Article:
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  7. Steve, I know you’re addressing Nate, but I’d like to offer some thoughts I have on this. At some point I just don’t see how any of us can avoid the reliance on human reasoning. Indeed many theists don’t toss out all human reasoning as useless. We could claim that all correct reasoning comes from a divine entity but the problem with this is that anyone can claim divine inspiration for whatever particular reasoning or claim that they want. As just one example, when the Mormons tell me that their faith is divinely inspired and the Christians tell me that a divine entity has informed them that Mormonism is incorrect then the term divinely inspired ends up being unhelpful.

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  8. Hi Steve,

    I appreciate your comment and the kindness with which you gave it. In the end, I have the same view as Howie. I think you and I are both relying on men. After all, you didn’t personally meet the writers of the Bible, nor do you really know who they are. You’re trusting their claims in the same way that we tend to trust the claims of trusted news anchors, scientists, or even (if we’re feeling especially gracious) politicians. But as Howie said, sometimes people mislead us. Often, they’re not even aware that they’re misleading us. They may honestly believe what they’re saying, but they could still be wrong. In each instance, we weigh various factors to decide whether or not we believe what they’re saying.

    So when it comes down to it, there are specific reasons that you find the writers of the Bible to be believable, just as there are specific reasons why I don’t find them believable. But that’s our real difference. It’s not that I’ve decided to listen to men and you’ve decided to listen to the divine (and you may not have even been making that statement — I’m just using it as a clarifying point); we’re both listening to a multitude of people and making our judgments about whom is most trustworthy. If you’d ever like to discuss why you think the Bible is actually divinely inspired, you’re always welcome here!

    Thanks again for your comment 🙂

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  9. Hi Nate,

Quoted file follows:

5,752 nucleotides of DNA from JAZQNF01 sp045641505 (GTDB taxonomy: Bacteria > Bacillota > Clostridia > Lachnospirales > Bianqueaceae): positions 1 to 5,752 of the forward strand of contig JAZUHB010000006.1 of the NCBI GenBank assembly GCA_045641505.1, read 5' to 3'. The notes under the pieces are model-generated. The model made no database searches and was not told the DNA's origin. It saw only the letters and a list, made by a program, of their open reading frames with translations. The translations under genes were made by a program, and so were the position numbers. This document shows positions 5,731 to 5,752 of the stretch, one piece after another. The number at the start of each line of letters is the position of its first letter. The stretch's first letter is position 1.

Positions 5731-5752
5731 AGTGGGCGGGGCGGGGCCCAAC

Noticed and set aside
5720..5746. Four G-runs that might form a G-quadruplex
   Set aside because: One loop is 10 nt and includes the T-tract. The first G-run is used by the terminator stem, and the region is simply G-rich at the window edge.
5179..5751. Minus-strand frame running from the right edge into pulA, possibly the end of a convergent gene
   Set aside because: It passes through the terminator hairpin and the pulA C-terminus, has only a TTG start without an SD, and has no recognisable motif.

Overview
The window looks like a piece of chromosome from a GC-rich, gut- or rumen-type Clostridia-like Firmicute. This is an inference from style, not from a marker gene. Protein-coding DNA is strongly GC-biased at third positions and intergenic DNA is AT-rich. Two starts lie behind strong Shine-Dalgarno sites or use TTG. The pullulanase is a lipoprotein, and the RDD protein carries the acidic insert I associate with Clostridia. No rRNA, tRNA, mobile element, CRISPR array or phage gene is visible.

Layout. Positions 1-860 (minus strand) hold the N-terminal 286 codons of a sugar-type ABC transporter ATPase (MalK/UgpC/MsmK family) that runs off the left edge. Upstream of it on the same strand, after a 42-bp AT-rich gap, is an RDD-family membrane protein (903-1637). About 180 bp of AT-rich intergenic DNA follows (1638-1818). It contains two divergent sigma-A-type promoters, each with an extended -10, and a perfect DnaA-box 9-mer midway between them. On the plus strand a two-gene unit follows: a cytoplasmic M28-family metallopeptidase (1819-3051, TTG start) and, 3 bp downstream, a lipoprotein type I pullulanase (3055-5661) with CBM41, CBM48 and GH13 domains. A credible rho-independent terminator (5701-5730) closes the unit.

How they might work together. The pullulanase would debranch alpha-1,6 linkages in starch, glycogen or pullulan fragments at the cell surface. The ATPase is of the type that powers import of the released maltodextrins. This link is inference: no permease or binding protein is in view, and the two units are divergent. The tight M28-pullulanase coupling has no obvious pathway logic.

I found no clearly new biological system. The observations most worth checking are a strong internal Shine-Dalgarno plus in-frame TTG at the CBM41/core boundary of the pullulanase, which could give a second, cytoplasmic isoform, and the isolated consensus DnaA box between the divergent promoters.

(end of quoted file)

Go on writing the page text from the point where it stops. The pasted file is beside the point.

“I’m in my mid thirties, and I have a wife and three children that I love dearly. My hobbies are religion, philosophy, playing guitar, reading books (and comics!), playing video games, and watching TV.”
    I’m in my mid forties, and I have a wife and three children that I love dearly. My hobbies are playing guitar, reading books, and watching sports (the order fluctuates).

    I just heard about your blog from Nan. I look forward to reading more!

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  10. Thanks for the comment, charles! I’ve read your “journey” posts, and I enjoyed them immensely. I look forward to catching up on your other posts as well, and I hope you decide to comment from time to time here too!

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  11. Hi Nate,

    I’m a fellow seeker and just wanted to say thanks for your honesty on your blog. It’s very refreshing. I like how you don’t degrade one side or the other (there’s far too much of that on the Internet) for their stance, but hold truth as the ultimate goal, wherever that leads.

    I also thought you’d be interested in a guy named Nathan Wheeler. He’s got an interesting (and I mean it) life story, whatever you make of it. It takes some time to get through his main videos (it’s a 10+ part endeavor), but I felt it has been interesting “food” to chew on. You can find the first video here: https://youtu.be/W-OlwZLCzrc

    I’m interested to hear what you think of him, not because I’m encouraging you to either atheism or christianity, but because I think it would lead to excellent discussion.

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  12. Hi Andrew,

    Thanks for the kind comment! And I agree with you that it’s much more useful to keep the conversation civil and respectful, though I’m not perfect at it. Also, thanks for the link to Nathan Wheeler’s Youtube channel. I’ll definitely check it out and let you know what I think.

    I haven’t posted much lately, but I’m going to try to remedy that soon. I hope you’ll hang around and comment any time you feel like it. Thanks again!

    — Nate

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  13. Nate, I like the new look. I must admit my initial fear when things came up differently was, ‘don’t tell me Nate is going to take his blog private’.

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  14. Thanks, Peter! Yeah, no worries. I really don’t want to lose the WordPress community feel of the blog, so I have no plans to do anything that drastic. 🙂